A cherry blossom motif on the wall gives the room a springlike vibe, when trees bloom and nature itself seems abuzz with promise of warm weather and new growth. Rather than hiring someone to paint a cherry blossom design on your wall or settling for decals which aren't quite your style, paint the design yourself using standard acrylic craft paints. An inspiration image or drawing helps you plot out your design before painting, so the painting process itself is less intimidating and more like working in a coloring book.
Wipe the project area of the wall down with a soft cloth or duster to remove cobwebs, dust and debris.
Place newspaper on the floor in front of the wall to catch any paint drips. Cover baseboards with painter's tape and newspaper to avoid dripping paint onto them.
Study the inspiration image in preparation for making a large mockup of it on the wall. Draw the basic structure, such as a tree limb with several branches, in chalk, stepping back once in a while to view the size from across the room. Adjust the drawing as necessary by wiping chalk away with a clean rag, then redrawing.
Squirt some of the brown, white and black paint near one another on a paper or foam disposable plate. Dip an artist's brush into the brown, and create a basic outline for the tree branches by following the chalk lines on the wall.
Fill in the branches by dipping the brush into the brown, then the black for the bottom of the branch, creating the look of shaded areas. Repeat the process using white instead of black for the top areas of the branch, emulating the look of sunlight on the branches. Allow the painted branches to dry completely.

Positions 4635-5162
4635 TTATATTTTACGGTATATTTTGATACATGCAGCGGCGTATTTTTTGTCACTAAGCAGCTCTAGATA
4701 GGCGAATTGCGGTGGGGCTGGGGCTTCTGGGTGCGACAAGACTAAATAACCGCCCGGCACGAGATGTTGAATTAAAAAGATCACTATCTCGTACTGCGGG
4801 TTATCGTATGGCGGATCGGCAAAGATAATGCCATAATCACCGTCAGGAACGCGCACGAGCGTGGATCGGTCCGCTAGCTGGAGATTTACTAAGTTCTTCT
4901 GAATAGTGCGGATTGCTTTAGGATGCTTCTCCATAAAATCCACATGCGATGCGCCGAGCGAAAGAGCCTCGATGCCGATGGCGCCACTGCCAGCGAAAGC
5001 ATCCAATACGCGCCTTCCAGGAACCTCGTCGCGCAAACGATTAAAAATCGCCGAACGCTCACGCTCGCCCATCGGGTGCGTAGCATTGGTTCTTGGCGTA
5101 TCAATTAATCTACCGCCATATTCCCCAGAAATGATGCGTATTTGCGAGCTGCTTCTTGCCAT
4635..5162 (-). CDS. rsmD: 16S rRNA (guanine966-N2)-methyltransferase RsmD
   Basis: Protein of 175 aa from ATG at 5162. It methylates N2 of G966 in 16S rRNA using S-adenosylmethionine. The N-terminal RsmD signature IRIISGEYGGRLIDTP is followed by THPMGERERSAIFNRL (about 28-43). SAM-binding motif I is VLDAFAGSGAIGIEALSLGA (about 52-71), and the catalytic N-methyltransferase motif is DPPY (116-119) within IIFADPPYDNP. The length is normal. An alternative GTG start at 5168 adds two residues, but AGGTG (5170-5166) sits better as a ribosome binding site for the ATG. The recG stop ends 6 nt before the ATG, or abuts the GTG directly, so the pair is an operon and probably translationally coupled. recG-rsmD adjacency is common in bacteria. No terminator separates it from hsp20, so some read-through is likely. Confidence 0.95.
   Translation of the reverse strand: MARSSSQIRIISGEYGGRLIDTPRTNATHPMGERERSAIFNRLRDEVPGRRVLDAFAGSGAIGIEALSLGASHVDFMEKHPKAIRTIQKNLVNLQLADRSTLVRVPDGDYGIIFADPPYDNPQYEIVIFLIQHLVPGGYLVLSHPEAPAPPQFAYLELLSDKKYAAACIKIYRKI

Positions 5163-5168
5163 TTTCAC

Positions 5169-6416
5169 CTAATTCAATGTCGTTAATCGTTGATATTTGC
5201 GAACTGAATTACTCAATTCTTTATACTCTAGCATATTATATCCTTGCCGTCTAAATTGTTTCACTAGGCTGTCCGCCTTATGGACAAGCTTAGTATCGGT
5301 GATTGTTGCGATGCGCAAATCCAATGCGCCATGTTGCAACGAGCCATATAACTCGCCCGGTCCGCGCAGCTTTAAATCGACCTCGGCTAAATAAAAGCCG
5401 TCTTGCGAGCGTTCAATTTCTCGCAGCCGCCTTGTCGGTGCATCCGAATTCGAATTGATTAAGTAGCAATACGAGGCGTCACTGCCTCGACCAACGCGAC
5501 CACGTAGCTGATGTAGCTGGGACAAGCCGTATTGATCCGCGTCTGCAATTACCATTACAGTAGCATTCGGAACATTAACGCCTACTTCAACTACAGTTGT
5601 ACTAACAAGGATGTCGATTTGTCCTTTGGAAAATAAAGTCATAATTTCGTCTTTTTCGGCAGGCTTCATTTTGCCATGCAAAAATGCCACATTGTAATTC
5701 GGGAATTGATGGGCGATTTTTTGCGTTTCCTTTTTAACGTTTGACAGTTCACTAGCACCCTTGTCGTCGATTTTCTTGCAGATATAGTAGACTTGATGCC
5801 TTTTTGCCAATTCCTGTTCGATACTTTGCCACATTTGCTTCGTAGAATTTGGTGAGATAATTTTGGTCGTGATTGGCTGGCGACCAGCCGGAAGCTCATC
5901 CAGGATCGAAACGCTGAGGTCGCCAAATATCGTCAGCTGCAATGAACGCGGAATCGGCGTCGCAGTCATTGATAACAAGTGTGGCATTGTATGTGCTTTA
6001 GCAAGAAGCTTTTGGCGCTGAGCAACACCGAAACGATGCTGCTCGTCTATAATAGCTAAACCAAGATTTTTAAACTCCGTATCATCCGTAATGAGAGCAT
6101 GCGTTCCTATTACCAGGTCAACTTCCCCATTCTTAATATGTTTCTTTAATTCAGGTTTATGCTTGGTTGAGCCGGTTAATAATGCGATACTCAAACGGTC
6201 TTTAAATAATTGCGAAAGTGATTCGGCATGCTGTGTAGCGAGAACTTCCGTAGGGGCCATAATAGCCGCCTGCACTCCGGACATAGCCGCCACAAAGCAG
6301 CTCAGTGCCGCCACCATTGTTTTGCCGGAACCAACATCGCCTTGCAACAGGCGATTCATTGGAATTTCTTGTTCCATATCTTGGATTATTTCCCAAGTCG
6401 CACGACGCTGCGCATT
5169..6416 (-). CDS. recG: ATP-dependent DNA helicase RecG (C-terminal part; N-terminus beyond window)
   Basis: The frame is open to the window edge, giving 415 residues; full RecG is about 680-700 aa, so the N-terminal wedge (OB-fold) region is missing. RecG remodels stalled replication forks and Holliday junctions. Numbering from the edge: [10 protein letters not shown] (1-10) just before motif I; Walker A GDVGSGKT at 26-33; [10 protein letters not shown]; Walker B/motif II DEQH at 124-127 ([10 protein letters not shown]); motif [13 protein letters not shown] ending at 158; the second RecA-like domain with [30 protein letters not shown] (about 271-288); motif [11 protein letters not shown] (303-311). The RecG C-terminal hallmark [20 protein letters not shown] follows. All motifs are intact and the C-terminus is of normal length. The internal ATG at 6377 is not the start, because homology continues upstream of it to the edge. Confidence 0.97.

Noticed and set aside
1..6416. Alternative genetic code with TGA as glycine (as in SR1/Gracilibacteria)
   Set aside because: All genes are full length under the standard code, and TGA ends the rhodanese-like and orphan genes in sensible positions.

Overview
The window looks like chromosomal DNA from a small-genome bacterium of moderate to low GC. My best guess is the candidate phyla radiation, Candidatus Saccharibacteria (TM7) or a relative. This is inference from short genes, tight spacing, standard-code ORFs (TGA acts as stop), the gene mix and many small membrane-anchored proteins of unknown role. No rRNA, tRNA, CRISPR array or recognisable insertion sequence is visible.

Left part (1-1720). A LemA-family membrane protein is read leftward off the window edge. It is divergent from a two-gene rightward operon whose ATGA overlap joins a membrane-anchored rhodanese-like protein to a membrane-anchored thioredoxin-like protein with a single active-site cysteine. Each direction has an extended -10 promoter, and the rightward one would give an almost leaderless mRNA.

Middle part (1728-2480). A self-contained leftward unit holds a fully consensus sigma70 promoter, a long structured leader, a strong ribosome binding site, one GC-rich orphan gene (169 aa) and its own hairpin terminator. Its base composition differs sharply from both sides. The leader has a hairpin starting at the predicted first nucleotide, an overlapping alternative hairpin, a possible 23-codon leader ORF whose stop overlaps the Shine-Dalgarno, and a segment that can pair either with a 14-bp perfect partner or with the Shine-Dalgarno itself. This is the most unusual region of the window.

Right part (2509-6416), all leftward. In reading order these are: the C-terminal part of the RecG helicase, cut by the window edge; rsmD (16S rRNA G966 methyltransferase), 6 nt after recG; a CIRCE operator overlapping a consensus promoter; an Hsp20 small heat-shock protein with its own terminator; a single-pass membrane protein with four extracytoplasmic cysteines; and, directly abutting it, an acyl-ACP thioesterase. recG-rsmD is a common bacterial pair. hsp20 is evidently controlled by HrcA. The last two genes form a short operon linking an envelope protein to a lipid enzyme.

Squirt some of the red and white paint into pools near one another on a paper or foam plate. Mix the two colors together between the two paint pools to create pink. Dip the brush into the pink paint, picking up a little extra white, to create a mostly pink petal, or into the white with a little pink for a mostly white petal.
Paint a flower petal with the loaded brush by creating a somewhat round shape, working from the inside of the flower out. Paint this first petal along one of the branches you've painted. The size of the blossom depends on the scale of your branches; an actual cherry blossom averages 3/4 inch. Draw a basic blossom shape in chalk for the first few flowers you paint, if you're having a difficult time sizing the petals.
Reload the brush with pink and white paint and draw a second petal shape near the first, continuing the process until the flower has five equally spaced petals.
Reload the brush again with pink and white paint, painting as many cherry blossoms as you'd like along your tree branch guideline. Paint some of the petals darker than others, or darker in the centers, for added realism.